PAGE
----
When you imagine being a successful indie documentarian, chances are you picture glitzy film festival premieres, studio distribution and prominent placement on top streaming platforms. But even as you allow yourself to be swept away by these fantastical best-case scenarios, there’s yet another avenue for getting your work out there—and to even make some decent money: the educational market.
Of course, before your film can be used to educate others, you have to first educate yourself. On Tuesday, March 27 at Film Independent’s Wilshire Blvd. HQ was abuzz, full of inquisitive filmmakers gathering for a free Members-only primer on how to best navigate the educational market.
Guiding the evening was Jonathan Skurnik, an award-winning filmmaker (Becoming Johanna), cinematographer and Steering Committee Chair of the filmmaker-run distribution collective New Day Films. So take out those graphic calculators and moleskin notebooks and get ready to go back to school. Here are a few key takeaways for conquering educational distribution for documentaries:
The basics. So, what does the “educational market” mean exactly? Basically, it means getting professors to request your film to screen in the classroom. The professor requests the film from the university, and the university purchases a copy for its permanent library. And while it is possible to self-distribute, the more commonplace practice is to go through an established distributor of educational films (more on that later.) And for the purposes of higher education, the price tag for a single DVD/Blu-Ray copy of a film can range from $150-395, with $250 being the average for an hour-long film.
Understanding the landscape. Ninety percent of the educational market comes from institutions of higher learning—universities, two- and four-year colleges, community colleges, etc. The remaining 10% comes from K-12 schools, nonprofit organizations, public libraries and other government organizations—all of which pay less per copy than universities, usually around $95. Schools will typically buy a DVD or Blu-Ray copy with a license to exhibit in perpetuity or (increasingly) a streaming license for between one and five years.
What types of movies do well? Some key factors include: films that relate to a current social issue totaling an hour or less in length that fit within existing educational departments. It helps if the film is well made and/or has won major awards. For the trickier K-12 sector, films that fit well within existing curricula, or that come with their own study guides, are more marketable. Things that hamper a film’s salability include: longer running times, older titles, films that are poorly made, or films about subjects with many other documentaries already made about them.
What about Netflix? But why wouldn’t a professor just screen your documentary for their class via Netflix or Amazon Prime? Two reasons: 1) because they’re not supposed to—the typical Netflix licensing agreement doesn’t permit large-group exhibition, though this still happens—and 2) because, should you choose the educational market route, your film ideally shouldn’t be widely available. So if you have your heart set on the traditional theatrical distribution route, the educational market perhaps isn’t for you.
Irregular lengths are okay. “What do you do with a 27-minute film?” asked Skurnik. “You change the world, and you sell a bunch of copies to the educational market,” he answered. As mentioned earlier, an hour or less is the ideal length. Frequently, filmmakers will even prep a one-hour cut of their feature documentaries for educational purposes, but be aware: these “skinny” cuts of films are technically considered their own distinct pieces of intellectual property, necessitating their own copyright.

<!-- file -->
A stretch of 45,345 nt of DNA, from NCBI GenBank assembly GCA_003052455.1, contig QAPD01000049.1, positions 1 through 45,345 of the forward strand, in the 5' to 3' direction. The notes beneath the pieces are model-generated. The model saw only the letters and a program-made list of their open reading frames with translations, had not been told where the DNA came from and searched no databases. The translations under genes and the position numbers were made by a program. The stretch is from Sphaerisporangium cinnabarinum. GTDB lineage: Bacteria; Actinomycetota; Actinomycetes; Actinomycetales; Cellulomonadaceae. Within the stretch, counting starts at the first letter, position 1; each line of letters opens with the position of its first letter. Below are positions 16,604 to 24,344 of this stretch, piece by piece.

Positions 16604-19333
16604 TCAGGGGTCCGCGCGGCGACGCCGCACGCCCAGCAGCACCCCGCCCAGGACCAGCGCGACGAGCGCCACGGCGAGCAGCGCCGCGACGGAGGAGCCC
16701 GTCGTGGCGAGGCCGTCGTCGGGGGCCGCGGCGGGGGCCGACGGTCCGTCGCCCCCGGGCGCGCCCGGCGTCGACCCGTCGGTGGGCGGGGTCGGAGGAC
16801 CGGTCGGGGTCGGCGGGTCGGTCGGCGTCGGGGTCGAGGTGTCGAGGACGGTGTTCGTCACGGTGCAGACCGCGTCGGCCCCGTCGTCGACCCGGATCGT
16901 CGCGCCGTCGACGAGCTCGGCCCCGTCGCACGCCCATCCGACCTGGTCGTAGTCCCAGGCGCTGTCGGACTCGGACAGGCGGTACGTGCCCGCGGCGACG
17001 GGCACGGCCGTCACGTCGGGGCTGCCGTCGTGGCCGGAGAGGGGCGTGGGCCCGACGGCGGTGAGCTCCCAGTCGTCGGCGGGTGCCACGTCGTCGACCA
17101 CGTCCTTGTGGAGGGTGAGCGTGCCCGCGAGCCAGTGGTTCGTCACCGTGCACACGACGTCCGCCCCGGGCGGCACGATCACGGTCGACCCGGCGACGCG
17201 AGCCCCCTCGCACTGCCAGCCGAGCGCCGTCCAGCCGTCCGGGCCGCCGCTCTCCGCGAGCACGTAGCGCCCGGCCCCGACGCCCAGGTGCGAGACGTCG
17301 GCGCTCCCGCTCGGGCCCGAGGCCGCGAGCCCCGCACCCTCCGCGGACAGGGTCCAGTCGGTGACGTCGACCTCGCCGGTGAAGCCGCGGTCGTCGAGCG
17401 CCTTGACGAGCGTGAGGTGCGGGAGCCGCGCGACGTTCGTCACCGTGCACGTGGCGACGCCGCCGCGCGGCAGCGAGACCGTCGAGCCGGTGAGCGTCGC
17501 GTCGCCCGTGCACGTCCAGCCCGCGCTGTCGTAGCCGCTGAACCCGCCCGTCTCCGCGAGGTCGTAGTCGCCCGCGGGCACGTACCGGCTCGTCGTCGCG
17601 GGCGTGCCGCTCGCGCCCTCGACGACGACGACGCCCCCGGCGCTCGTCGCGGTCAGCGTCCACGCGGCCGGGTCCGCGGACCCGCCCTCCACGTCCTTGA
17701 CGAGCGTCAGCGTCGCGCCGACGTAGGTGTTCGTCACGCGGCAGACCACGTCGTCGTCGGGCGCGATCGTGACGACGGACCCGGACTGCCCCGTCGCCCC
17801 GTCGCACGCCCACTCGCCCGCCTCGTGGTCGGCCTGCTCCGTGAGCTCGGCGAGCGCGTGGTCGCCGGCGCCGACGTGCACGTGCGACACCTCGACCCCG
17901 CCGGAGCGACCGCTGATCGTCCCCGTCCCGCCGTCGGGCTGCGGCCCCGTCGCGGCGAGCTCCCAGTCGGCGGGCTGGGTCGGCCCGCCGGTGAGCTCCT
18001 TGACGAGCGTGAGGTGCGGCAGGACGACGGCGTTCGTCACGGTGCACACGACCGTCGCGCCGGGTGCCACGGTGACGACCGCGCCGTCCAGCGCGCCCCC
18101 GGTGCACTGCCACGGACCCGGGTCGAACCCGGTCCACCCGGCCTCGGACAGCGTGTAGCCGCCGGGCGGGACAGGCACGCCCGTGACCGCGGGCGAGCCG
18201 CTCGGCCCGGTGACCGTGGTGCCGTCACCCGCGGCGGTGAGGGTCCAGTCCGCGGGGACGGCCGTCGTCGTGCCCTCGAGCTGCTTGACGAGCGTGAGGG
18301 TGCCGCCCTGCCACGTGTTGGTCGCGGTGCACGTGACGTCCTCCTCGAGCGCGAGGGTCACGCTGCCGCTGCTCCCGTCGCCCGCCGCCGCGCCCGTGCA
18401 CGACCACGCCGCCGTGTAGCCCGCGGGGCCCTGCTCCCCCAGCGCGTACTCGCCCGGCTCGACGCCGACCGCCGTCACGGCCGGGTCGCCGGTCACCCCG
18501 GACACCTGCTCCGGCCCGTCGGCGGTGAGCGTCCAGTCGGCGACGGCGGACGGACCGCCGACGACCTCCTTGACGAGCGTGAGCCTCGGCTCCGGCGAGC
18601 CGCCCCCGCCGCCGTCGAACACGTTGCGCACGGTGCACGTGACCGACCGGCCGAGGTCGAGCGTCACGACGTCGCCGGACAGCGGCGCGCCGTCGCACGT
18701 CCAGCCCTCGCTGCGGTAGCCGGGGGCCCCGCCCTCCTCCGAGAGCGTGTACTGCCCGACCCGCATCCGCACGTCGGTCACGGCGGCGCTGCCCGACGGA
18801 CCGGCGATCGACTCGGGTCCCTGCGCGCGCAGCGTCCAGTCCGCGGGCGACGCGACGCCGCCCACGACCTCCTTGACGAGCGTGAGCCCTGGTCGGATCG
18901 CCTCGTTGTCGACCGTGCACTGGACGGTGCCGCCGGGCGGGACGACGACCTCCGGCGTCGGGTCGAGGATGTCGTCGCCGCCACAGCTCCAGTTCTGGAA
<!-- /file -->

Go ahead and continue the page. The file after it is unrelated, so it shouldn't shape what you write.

How educators find your film. One frequent resource is videolibrarian.com. “Librarians read it religiously” when deciding what titles to purchase for their permanent collections, Skurnik said. A traditional marketing presence on social media is a necessity, so even if you’re going for the educational route exclusively, be sure to have attractive, eye-catching marketing materials.
Anatomy of a deal. Upon striking a distribution agreement, filmmakers will hand over their master to their distributor, who will manufacture the physical DVD/Blu-Rays and streaming product, as well as set the price and make the sales. Among specialty distributors, revenue splits are far more favorable to the filmmakers than through traditional distribution methods, often approaching a clean 50/50.
Distributor deliverables. Things you’ll need in addition to a high-res master include closed caption files; an EPK kit including a director’s statement, synopsis, cast and crew bios; a study guide (you can hire an educator to help create this for you); movies stills and other behind-the-scenes photo assets.
Value-adds. There are additional ways to monetize your film through the educational market. Q&As at college screenings are a big one, either in-person or via Skype. Ways to increase value include bringing your characters to the Q&A’s, including a musical or performance element to the event if relevant to your subject, and professional development—e.g. helping coach faculty or staff on a particular skill or behavior related to the subject of your film.
Distributors. So, who are these specialty distributors? The IDA is a good place to start researching potential partners, but here are a few: Bullfrog Films, Women Make Movies, Frameline, New Day Films, etc. Some distributors have a specific focus or specialty, so make sure your film is aligned with their mission before reaching out. Really, it’s all about doing your homework!
Learn how to become a Member of Film Independent by visiting our website, and click here to subscribe to our YouTube channel. To learn more about Skurnik (www.jskurnik.com) and New Day Films (newday.com) , just click here.